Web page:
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Standing at the eighteenth tee at St Andrews, my heart pounding, racing quicker and quicker with every passing second I realised that this was it, this was my shot at the big time. Par this hole and I would finish the tournament an incredible 22 shots in the lead, Tiger Woods wallowing in a lowly second place only able to applaud my exceptional golfing talents. Methodically, I drew my club back, eye on the ball, knees slightly bent and then thwack, I sent the ball rocketing down the fairway as fast as one of Tiger's autograph hunters who has accidentally got one of his sleeves caught in Tiger's Ferrari door. It looks a big one, it's going to reach the gr... No way, it can't reach can it? Oh.. My... God... a 362 yard drive, that is incredible. Tiger is crouched next to me, crying into his hands, as he feels his dominance over the sport slipping away from him. Faintly, as I collect my 'Long Drive Challenge' trophy ball (for hitting a drive over 350 yards) and 'My 1st Par 4 Green in One' (For, you guessed it, reaching a par 4 green in one), I can hear Tiger muttering under his breath: 'I'll get my own back when we play on one of those made up courses. Especially if there's a 26 mph wind blowing. You won't stand a chance then. You may have won the Battle, Pops, but you haven't won the war. Ha ha ha'. The first thing that grabbed me about this game when I started playing it, wasn't just that EA had somehow managed to shrink Tiger Woods down to 20 inches tall and stuffed him in my TV, but I also wondered how it could be so realistic when it's quite obviously very different to playing the real thing. From this, I moved onto wondering whether I coudl really compare it to my own experience of Crazy Golf on Blackpool Prom but, everyone's an expert, right? This game is incredible. Golf games through the history of time have had me hooked, though, so perhaps I'm showing just a little bias. I remember sitting up for hours and hours on end playing PGA on the Mega Drive. 72 holes, win by 40 shots, earn a fortune, and for some bizarre reason, play it again. Except the reason isn't bizarre. For PGA, like it's modern day counterpart can claim to be one of very few games with such a high level of playability to it. Tiger Woods also has the added advantage of modern technology. It combines 12 (yes 12, I checked on the back of the box) courses of which 9 are true PGA courses. It has somewhere short of 2 and a half thousand real PGA tour players, and 12 (again, I checked on the box) quirky caricature characters. The game itself boasts 10 game modes, from Tiger Challenge (a career type affair) to Online Events. It has the usual suspects like Skins, Tournaments, Match Play, Stroke Play, but it also has the Skillzone section where you can play... 'unusual' golf games like Target golf and Target2Target golf. There's also the scenarios, where you work through a series of different tasks earning a Bronze, Silver or Gold medals and some much needed cash into the bargain. First of all, however, you have to take a quick test to see if you're up to the grade (think of it as a sort of golfing proficiency test. A couple of loops around the cones, make sure you're wearing your helmet and away you go.). Until you've completed this test, you can only play this test. Within Challenge mode (probably the main bit of the game, although there really are so many styles of play that your options are by no means exhausted once you've completed the challenge) you have to beat a series of competitors in either Match Play, Scenario, Skins and Tournament modes against all levels of players. Each time you beat a player, you can then choose to be that pla yer t he next time you play Challenge Mode. Also, with every group of players you beat you get the next hole in Tiger's dream 18. During each hole, you earn money by fulfilling certain criteria, such as 'pin seeker' bonus for hitting the flag, GIR bonus for reaching the green in the suggested number of shots, and many more including, I think, a Hit the Ball bonus for hitting the ball. You use this cash to attain new attributes and new equipment. If you manage to fulfil extra special criteria, such as a 350+ yard drive you get a tournament ball and a wad of foldy notes. Beating some of your rivals will lead to you being awarded a tour card without which you are unable to play in some of the 'open' tournaments in Tournament mode. This game is so involved that I could, and I think already have, harp on and on about it, but then you'd get bored with me, like my first wife (Boo hoo) so I'll cut it down a little. You can play 1-4 players, you can play online, you can play as Tiger or against Tiger, you can eve play Speed Golf where you actually have to run after your ball to play the next shot!!! All in all, this game is brilliant. Trying to get 100% completed on this has taken me weeks and weeks, and if Tiger 2004 hadn't come out, I would probably take a short break and go back to playing this again. The graphics are sexily smooth, the commentary is frightfully funny, the gameplay is devilishly delightful and the game on the whole is bloody brilliant. So, buy it or buy 2004, the choice is yours, but I can only imagine this is a lot cheaper than 2004 and still a game well worth owning. The only grip I have about this game, in fact, are the ridiculous made up courses. They are unbelievably difficult. They still look as near perfect as the actual ones, but playing them is like Vinnie Jones (A bit hard). Other than that, I would recommend it to anyone. Even you lot. I caan't give it a five out of five, because for me these courses were just too silly, and they take up quite a big part of the game, if you're trying to complete all the tournaments. n.b. be warned, if you own a St Bernard, then there's a possibility, albeit only quite a small possibility but a possibility nonetheless, that the disc has been created to smell and taste especially good to them (probably a deviously crafty ploy by EA in order to sell more than one copy to each gamer) but this game is so good that when our St B ate my copy, I had to go out and buy another copy the same day because I hadn't finished playing it yet. oh, and about the two and a half thousand PGA tour players. I was actually exxagerating about that, you know, to try and accentuate the point that there are a considerable amount of them (apparently, in fact, 'the most PGA tour pros to date', so there.)
How computer games change. The last time theediscerning played an electronic golf game, way back when, all one really had to do was up the size of club, and thus was the system beat ~ from that easy discovery on, the game was really rather easy, if still enjoyable. Nowadays, however, there is a greater learning curve demanded of our computerised entertainment. And in the golf sim world, there is a sure and pleasant one to be had in the realms of Tiger Woods PGA Tour 2003, from E A Sports. OK, so this is a golf game ~ there is therefore no need of a plot or any background to be given for this game. Look Tiger Woods up on google if you need any reason for why he merits his name on the franchise. This shortens the task considerably in reviewing it, and one can concentrate on the few things that would sell the game to the interested buyer. First, the graphics. These are on the whole excellent. The animated golfers are great, and while all are created by pasting a skin and look onto a basic frame ~ therefore they all create the same movements, dances of success etc ~ they all have their own character (especially the fat one who knocks in dead close puts with the handle of his putter a la a snooker cue). The female ones are, apparently, attractive, too. The courses look great, and the animation of the camera-work is perfect. The weather effects are fine, with a variety of skies and times of day to play under, and while the seaside courses offer up some odd-looking spray at times, one is certainly given a great help in the ?feels as if you?re there? stakes. Unfortunately there are downers to this ~ the audience sometimes have to disappear, especially when you are expected to hit through them from the deep rough around the greens, and are on the whole horribly cheap semi-transparent triangular shapes. Some of the trees behave a bit oddly too, and as for the squirrels? The sound is commendable too, apart from the awful choice of American soft-nu-metal tracks on the soundtrack (whose playlist is editable). There is a great thwock, apparently very realistic too, on contact with the ball, but best by far is the spread of commentary snippets. Provided by two unheard-of American TV pundits (presumably), they provide many a humorous moment, from the sarcastic (?well, after that last scything attempt??) to the cruel, to the cheery upon success. If you ignore their horrible suggestions of which club to use, they provide nothing but enjoyment, and even after more than a week of fairly strong use, will still come up with unheard samples. But the playability is surely the key here. And although theediscerning has never tried to play golf, this seems to be emulated just as well as it could be. There even has to be a matchingly unique grip on the PS2 controller for one, especially if one is to get a perfect toggle on the left stick, combined with maximum power-giving pushes on L1. It would be silly to list all the controls here, but one button zooms to the pin (or destination en route) for targeting, one changes club, one the type of shot to be played, and so on. It is in the marriage of power and accuracy needed by the swing and stroke that the skill has to be learnt, just as in the real game. The manual is at times a bit obscure, and of course would rather detail all the playing options available to create depth, rather than guide you smoothly into understanding the on-screeen percentages, etc (is a red glowing power-ball indicating 100%, or more? is one initial query players will have to work out), but is decent enough. And so, where, when and who are playing, and how? Well, the licence has provided replicas of some very famous courses ~ even theediscerning has heard of St Andrews, and Royal Birkdale. There are some bizarre American courses too, but the less said about Black Rock Cove the better (grrr!). The wide range of playing options a llows one to four players to play a round of 9 or 18 on any unlocked course, or a random mixture of holes. Here one can potter around merrily, making the practise mode completely redundant (and eerily silent), and pick up a little money, for a birdie here, a close approach there, a par-even-though-you-hit-a-bunker,-you-Nellie-award, etc? A full round can also be in tournament mode too, but the bigger prizes, and better chance of character progression, is to be found playing solo. Tiger Woods has ?himself? (gee, thanks, Tiger!) provided us with a host of scenarios to fulfil, all of which give us a medal and a little pocket money. But the challenges are the ones to go for, as the difficulty in the first range of match-play 9-hole contests is slender, against a medley of weak putters. These provide your character with great moolah. The point of all this dosh is that it is converted into your attributes. Starting your character on a basic template, buying up in power, accuracy, putting and recovery skills, for example, unlocks a greater ability in your character to succeed, hit those long drives etc ~ as long as you yourself are progressing in your own talents and judgment. It eventually also leads to the inevitable equipment trade-ins. These challenges also unlock the players you beat, as if they are ever of interest, but more importantly, the more interesting courses. Thus the game opens up, and if played a sensible number of hours per day, whatever your ability, would still take over a week to unlock all the main elements. Even if everything is open to you, there are still the tournaments, and trophy balls to win ~ awarded from things as easy as a 30?put, to scoring double eagles. The multi-player option will surely provide many a repeat visit, as other people get hooked easily, and join in ~ it?s a shame, then, that one can save only a measly four character set-ups per memory card. Along the way, as one is upping your game progression score on your stats screen, there are the rather silly/fun side games. There are different fantasy ranges with bulls-eye type greens to play for, either one or two-player. Also for pairs, speed golf provides a merry diversion, featuring much old-fashioned rapid button tapping, just as old Daley Thompson?s Decathlon had us pressing away like billy-oh to get anywhere. Of course there will be those playing this, like theediscerning, who have got no nearer a golf club than a day?s drive, let alone a 3 wood drive. For those, the game provides logical assistance, all seemingly in keeping with a professional?s outlook on the game. The wind meter, relative height of pin, distance to target, lie of ball etc, are all portrayed, but can all be switched off, should you think Tiger et al couldn?t possibly be privy to such data. The numbers and screen display are nice and uncluttered, once one gets used to knowing where to look. Putting in fact relies on numbers, as the ?caddy?s advice? is displayed. Move your target to the exact spot the computer has worked out will provide you with a fine putt, and on the whole you are OK. However they are sometimes wrong, and other ways of approach are available. Take your pick, and knock it in, if you can. Yet never worry that the statistics and so on that golf seems to thrive on will bog you down here. (Someone cleverer than theediscerning once pointed out that golf is a game where every single permutation is measured in progress, feet and inches, career stats, etc, and what does it rely on at the end? Some chap picking his ball up and putting a coin in its place?) The learning curve, then, is the main feature of the game, as it doesn?t exactly start out difficult, but your character is soon advanced, with just $300,000, to quite a decent player. How complacent you will quickly feel when you switch tee and pin positions to hard levels, and give the groundsmen the day off as the rou gh grows to long. However there will come a time when Mr Woods himself is the opponent? Admittedly with nothing to compare it with, theediscerning is mightily impressed with the gameplay on this golf sim. It?s a very user-friendly game that never comes across as deathly difficult, but is still easy to muck up of your own volition. You can squeeze a full round in, solo at least, in under 20 minutes, as the loading times are decent throughout. It is therefore fine for a quick dip (one can play for much shorter a time than that, if just a couple of thousand dollars earnt is your goal), or for much greater immersion, as you perfect your character?s abilities. (Cheesy op-end alert.) Anyone with half a mind to buy a PS2 golf sim, really ought to take a look at Tiger. It?s ?g-r-r-e-e-a-a-t?! (Non-cheesy op-addendum alert.) Tiger Woods 2004 for the PS2 is out the week of posting this op (the end of September 2003), and that can only mean one thing ~ 2003 will come down in price. Pay for the new model for different courses and options to alter your character?s facial characteristics, clothing licensing and celebratory dances, or just buy a dang good game.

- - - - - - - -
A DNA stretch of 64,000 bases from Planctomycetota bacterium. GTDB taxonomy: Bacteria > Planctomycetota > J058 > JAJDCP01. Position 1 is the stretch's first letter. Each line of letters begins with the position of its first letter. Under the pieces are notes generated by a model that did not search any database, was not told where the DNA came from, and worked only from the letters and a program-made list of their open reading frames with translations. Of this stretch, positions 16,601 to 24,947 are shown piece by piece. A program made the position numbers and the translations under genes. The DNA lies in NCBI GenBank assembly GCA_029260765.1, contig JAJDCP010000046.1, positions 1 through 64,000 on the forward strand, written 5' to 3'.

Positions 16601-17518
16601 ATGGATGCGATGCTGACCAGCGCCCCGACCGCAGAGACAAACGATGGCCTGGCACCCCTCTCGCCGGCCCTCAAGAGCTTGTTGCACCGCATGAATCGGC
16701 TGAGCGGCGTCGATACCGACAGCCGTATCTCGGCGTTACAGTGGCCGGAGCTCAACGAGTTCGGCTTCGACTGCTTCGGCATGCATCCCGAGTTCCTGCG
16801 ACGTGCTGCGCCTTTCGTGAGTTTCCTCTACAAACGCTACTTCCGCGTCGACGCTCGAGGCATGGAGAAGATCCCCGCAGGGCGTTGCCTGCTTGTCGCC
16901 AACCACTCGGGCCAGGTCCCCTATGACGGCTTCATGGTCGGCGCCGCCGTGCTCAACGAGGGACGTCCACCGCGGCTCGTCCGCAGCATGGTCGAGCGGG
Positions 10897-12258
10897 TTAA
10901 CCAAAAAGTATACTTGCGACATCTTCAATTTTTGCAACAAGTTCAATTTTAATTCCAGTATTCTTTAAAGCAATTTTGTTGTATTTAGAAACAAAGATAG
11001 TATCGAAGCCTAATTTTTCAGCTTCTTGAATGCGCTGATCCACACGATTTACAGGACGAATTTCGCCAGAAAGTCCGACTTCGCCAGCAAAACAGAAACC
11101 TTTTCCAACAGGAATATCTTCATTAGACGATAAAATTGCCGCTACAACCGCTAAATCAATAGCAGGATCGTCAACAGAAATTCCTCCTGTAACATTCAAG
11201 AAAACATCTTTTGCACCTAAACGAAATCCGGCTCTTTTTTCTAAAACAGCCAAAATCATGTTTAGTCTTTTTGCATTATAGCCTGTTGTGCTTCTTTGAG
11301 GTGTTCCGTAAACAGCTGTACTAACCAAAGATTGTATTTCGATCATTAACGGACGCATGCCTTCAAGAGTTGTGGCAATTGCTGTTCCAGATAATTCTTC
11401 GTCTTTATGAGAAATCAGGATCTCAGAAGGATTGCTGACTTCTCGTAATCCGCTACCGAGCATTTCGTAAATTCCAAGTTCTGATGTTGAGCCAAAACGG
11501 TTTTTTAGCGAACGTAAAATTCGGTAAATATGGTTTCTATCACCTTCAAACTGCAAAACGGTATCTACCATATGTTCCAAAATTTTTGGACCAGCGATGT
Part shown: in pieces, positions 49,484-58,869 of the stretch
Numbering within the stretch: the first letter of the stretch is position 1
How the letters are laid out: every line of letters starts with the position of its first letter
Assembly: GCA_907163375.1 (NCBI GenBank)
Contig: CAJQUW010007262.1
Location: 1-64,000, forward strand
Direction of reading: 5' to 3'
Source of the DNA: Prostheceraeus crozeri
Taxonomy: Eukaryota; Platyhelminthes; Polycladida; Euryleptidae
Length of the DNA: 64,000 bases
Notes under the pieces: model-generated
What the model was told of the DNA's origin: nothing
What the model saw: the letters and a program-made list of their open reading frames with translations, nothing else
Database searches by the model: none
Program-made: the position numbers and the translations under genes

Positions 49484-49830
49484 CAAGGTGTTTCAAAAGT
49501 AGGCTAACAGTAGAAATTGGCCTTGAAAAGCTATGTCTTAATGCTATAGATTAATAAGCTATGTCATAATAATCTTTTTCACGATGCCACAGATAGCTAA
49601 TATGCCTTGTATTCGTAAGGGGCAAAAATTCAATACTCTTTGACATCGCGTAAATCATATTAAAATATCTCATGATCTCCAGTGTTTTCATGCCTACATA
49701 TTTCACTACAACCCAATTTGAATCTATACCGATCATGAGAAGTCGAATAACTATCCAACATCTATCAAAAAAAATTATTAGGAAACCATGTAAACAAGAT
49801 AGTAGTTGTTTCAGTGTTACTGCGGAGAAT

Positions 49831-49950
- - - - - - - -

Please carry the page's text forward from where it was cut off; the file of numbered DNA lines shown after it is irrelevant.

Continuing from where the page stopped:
Take the intensity of the PGA tour and combine it with the fun of weekend golf at your local course. Tiger Woods PGA Tour 2003 is an ultrarealistic golf simulation that blurs the line between fantasy and reality. It's so real you'll practically be able to smell the freshly clipped grass on the fairway. Experience enhanced graphics and player physics that render the course lush and green with players that deliver golf in a precise 3-D world.